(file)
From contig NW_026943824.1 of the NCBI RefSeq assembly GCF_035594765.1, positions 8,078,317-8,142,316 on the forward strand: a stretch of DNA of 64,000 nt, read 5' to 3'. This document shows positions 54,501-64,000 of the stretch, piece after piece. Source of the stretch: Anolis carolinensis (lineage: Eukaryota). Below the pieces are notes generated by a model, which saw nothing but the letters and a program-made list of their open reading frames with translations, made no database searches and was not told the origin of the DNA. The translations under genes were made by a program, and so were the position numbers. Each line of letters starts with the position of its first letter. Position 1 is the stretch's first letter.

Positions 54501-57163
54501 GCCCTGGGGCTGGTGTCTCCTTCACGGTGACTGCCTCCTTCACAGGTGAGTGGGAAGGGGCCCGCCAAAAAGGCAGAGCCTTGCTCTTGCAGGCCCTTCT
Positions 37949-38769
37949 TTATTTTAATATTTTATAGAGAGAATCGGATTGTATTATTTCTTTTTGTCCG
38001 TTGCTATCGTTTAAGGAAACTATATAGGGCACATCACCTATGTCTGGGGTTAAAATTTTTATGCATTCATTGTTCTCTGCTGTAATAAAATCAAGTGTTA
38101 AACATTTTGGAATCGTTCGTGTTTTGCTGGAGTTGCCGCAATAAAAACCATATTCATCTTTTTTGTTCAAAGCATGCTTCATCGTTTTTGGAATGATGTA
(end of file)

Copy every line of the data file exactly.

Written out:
From contig NW_026943824.1 of the NCBI RefSeq assembly GCF_035594765.1, positions 8,078,317-8,142,316 on the forward strand: a stretch of DNA of 64,000 nt, read 5' to 3'. This document shows positions 54,501-64,000 of the stretch, piece after piece. Source of the stretch: Anolis carolinensis (lineage: Eukaryota). Below the pieces are notes generated by a model, which saw nothing but the letters and a program-made list of their open reading frames with translations, made no database searches and was not told the origin of the DNA. The translations under genes were made by a program, and so were the position numbers. Each line of letters starts with the position of its first letter. Position 1 is the stretch's first letter.

Positions 54501-57163
54501 GCCCTGGGGCTGGTGTCTCCTTCACGGTGACTGCCTCCTTCACAGGTGAGTGGGAAGGGGCCCGCCAAAAAGGCAGAGCCTTGCTCTTGCAGGCCCTTCT
Positions 37949-38769
37949 TTATTTTAATATTTTATAGAGAGAATCGGATTGTATTATTTCTTTTTGTCCG
38001 TTGCTATCGTTTAAGGAAACTATATAGGGCACATCACCTATGTCTGGGGTTAAAATTTTTATGCATTCATTGTTCTCTGCTGTAATAAAATCAAGTGTTA
38101 AACATTTTGGAATCGTTCGTGTTTTGCTGGAGTTGCCGCAATAAAAACCATATTCATCTTTTTTGTTCAAAGCATGCTTCATCGTTTTTGGAATGATGTA